Understand Turn-of-Cloth - Threads


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Understand Turn-of-Cloth

Learn how to compensate for turn-of-cloth— when an outer curved layer of fabric is slightly longer than an inner curved layer.
Learn how to compensate for turn-of-cloth— when an outer curved layer of fabric is slightly longer than an inner curved layer.

Learn how to compensate for turn-of-cloth— when an outer curved layer of fabric is slightly longer than an inner curved layer.

by Judy Barlup
from Threads #131, pp. 71-76

Place two identically sized fabrics one on top of the other, then roll, bend, or fold them. The top layer appears shorter than the bottom layer and once identical edges no longer match. This is because of the turn-of-cloth- simply put, an outer curved layer is slightly longer than an inner curved layer. To compensate for the curve, you need to adjust the size of the fabric layers before you start sewing. I'll show you how to determine the amount of extra fabric needed to keep your edges matching and where to add it.

Turn-of-cloth tutorial Turn-of-cloth tutorial
Beautifully fine-tuned lapel edges rely on adequate turn-of-cloth.


In sewing, many parts of a garment can be influenced by the turn-of-cloth- center front edges, cuffs, pocket flaps, to name a few- but it's most obvious in rolled collars and lapels, so those are the examples I'll use to explain how the turn-of-cloth works.

Every fabric has different turn-of-cloth requirements. The heavier the fabric, the more turn-of-cloth is required. For the best results, calculate the amount to allow for turn-of-cloth based on the fabric you're using. Once you've applied turn-of-cloth considerations, see how this simple effort pays off.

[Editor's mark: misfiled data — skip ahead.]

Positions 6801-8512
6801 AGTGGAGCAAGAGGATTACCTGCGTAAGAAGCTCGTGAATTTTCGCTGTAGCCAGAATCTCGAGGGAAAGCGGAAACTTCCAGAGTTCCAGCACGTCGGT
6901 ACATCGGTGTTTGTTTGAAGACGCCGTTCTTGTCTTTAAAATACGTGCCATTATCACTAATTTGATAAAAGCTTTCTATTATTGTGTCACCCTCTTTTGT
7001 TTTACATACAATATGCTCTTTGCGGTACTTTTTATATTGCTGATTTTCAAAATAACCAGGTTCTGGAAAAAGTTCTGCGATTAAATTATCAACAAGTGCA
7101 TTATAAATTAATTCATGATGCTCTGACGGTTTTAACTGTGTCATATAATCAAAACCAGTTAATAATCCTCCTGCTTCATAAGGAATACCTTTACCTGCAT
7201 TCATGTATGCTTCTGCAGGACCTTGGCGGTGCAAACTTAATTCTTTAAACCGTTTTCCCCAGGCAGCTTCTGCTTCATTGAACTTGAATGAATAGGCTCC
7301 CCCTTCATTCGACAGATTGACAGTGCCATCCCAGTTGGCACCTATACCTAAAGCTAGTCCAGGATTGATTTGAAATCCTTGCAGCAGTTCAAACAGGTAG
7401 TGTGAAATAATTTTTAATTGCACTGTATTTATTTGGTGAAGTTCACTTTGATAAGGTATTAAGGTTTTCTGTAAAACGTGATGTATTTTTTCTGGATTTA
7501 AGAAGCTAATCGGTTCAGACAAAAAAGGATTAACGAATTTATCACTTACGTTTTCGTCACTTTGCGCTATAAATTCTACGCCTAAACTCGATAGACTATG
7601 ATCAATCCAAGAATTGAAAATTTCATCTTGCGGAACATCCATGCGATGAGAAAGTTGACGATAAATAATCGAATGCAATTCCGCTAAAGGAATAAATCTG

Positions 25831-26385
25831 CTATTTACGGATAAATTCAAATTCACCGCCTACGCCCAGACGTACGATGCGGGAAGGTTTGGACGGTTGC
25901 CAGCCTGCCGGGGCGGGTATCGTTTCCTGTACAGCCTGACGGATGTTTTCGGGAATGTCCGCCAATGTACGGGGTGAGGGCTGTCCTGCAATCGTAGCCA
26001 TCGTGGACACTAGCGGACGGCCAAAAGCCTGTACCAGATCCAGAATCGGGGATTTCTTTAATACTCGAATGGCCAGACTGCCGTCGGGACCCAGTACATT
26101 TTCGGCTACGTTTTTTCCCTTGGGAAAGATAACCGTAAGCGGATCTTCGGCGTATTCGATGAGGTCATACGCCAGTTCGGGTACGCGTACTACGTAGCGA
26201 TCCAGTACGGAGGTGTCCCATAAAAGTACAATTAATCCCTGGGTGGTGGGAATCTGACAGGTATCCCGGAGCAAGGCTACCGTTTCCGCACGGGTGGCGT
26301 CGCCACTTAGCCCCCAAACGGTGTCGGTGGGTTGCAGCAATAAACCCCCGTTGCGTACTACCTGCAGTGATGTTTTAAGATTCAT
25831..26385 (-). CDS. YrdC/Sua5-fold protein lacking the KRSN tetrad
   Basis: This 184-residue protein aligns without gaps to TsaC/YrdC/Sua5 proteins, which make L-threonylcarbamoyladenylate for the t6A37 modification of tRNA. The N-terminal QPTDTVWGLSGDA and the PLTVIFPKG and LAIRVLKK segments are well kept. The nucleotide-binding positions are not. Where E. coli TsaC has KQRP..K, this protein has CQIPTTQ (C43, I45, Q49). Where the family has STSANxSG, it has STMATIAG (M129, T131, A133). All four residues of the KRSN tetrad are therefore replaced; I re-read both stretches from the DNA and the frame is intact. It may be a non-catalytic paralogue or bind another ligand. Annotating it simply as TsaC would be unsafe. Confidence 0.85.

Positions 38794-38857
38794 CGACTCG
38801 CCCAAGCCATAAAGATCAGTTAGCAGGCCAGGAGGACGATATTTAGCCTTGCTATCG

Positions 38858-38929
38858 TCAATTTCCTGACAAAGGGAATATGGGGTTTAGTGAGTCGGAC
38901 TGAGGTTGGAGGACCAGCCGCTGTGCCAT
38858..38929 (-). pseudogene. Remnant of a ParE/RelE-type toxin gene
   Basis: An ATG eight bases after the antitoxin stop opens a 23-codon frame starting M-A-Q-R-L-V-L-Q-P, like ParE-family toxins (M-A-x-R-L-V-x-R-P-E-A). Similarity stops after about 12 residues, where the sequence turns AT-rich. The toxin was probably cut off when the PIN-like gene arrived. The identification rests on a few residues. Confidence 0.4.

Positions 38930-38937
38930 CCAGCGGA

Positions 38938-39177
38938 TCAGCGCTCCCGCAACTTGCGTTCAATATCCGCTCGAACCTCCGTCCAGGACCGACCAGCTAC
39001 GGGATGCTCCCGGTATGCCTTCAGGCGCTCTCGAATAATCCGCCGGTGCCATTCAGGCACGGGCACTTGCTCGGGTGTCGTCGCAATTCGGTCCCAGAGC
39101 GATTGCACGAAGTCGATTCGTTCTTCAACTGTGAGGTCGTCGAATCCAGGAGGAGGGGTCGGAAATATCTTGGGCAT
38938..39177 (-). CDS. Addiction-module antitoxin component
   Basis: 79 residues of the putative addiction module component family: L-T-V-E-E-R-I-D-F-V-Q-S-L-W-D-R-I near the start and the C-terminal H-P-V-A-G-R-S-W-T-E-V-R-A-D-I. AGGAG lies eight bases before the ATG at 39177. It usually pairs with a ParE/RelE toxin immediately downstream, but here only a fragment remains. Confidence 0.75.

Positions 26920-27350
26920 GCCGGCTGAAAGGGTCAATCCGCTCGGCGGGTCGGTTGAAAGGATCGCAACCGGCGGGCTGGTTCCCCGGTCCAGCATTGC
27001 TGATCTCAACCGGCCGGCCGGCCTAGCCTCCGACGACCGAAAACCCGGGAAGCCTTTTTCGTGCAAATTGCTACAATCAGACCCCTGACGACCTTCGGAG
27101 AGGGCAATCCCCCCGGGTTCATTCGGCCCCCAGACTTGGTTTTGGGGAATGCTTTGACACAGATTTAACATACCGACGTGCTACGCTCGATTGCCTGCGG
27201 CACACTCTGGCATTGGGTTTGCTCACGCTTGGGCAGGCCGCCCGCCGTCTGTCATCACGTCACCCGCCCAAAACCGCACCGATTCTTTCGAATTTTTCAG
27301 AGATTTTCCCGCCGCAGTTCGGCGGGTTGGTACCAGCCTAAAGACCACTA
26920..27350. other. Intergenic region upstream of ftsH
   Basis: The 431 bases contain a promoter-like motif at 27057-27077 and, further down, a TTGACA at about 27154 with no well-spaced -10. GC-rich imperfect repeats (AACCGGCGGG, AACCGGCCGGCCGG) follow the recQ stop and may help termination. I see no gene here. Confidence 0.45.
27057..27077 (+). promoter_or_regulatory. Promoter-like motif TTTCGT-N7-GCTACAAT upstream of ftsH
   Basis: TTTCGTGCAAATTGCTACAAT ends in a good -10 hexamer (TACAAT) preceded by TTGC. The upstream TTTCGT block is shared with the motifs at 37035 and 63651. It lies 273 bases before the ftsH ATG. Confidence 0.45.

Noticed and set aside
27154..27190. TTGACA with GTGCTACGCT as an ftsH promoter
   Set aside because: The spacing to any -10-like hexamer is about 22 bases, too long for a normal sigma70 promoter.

Why does it matter?
On a beautifully sewn collar and lapel, the enclosed edges turn neatly under to the wrong side, and the seam is not visible from the "public side" (the side that shows when the garment is worn). If the turn-of-cloth isn't taken into consideration, the upper collar and lapel area of the front facing "steal" some fabric from the under collar and lapel, causing the seams to curl back to the public side.

Favoring the public side
When the layers are adjusted for the fabric's turn, the underlayer edge stays behind the outer edge. The sample at left shows layers meeting equally on the edge. The sample at right shows a longer fuchsia layer favoring what will become the "public" side.

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Comments (2)

Susan_R Susan_R writes: This information alone is worth half the subscription price to your magazine. I am saving my nickels. Thanks!
Posted: 11:02 am on September 18th

AZwanKenobi AZwanKenobi writes: Now I get it! I read the article "Understanding Underlining" and from that article didn't understand how to adjust for the turn of the cloth. This article cleared it up. Thanks! Great article!
Posted: 6:33 pm on April 5th

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